I guess you’re right and some of my sources did quote some of the info on wiki, so you weren’t that wrong to think I copied from there too after all.

    Of course, I don’t know more about Chinese than you or people raised Chinese and I didn’t mean to imply that. Sorry if I did or if the post offended you, it wasn’t my intention. I just assumed that with so many resources reporting the same info, someone must have done their research. But I’ll be more selective of sources in the future.

  6. da'sha says

    hello bloggers, I am a student and i am doing a research project on nail polish for national history day,this is a very helpful post and i hope it helps many others but i need more historic information. Do you have any suggestions for other sites on the history on nail polish. Thanks for creating such a helpful website and i hope you have open suggestions,going to lunch now byee.byee.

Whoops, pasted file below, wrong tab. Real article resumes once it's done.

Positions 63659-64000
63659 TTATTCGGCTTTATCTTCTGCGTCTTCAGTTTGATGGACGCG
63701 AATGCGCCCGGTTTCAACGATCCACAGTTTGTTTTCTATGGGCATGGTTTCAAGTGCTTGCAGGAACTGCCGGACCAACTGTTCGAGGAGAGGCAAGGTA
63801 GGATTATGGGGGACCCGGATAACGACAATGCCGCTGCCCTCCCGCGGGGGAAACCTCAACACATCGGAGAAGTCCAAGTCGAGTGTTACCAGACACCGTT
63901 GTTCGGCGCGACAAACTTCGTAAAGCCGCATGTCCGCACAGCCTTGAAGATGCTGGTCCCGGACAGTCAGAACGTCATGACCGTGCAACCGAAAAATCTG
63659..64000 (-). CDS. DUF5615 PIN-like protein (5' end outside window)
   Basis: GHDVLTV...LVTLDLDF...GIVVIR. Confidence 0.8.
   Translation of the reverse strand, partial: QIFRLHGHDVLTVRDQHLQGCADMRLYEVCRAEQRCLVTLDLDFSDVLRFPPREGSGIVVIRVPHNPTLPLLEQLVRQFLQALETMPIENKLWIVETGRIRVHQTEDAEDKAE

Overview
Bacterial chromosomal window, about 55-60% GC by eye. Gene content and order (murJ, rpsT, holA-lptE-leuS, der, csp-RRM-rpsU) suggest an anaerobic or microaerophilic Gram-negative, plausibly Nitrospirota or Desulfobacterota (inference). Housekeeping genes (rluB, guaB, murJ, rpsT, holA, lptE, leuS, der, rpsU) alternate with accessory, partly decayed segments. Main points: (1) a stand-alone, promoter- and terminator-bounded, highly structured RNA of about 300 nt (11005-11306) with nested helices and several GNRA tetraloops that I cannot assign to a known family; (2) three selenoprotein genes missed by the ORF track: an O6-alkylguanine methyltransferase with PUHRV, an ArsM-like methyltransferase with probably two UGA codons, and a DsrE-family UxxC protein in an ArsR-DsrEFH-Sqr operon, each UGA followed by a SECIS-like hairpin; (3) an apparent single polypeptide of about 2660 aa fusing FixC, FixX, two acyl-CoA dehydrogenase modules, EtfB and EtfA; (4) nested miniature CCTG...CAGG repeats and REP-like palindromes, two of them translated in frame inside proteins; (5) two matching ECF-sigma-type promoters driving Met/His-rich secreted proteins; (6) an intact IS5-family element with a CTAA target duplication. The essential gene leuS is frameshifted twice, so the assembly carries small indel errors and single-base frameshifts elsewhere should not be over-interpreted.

7. beautifulwithbrains says

    Da’sha, thanks. I’m glad I could help and good luck with your project.

    Well, you can try and get a hold of this book, it should have some information on the history of nail polish:

    Meyer, Carolyn. Being Beautiful: The Story of Cosmetics From Ancient Art to Modern Science. William Morrow and Company, 1977.

    As for online resources, I found a few blog posts about the subject but they are mainly saying the same things I did. I didn’t find any that dicussed the subject in a broader, more in-depth way, sorry.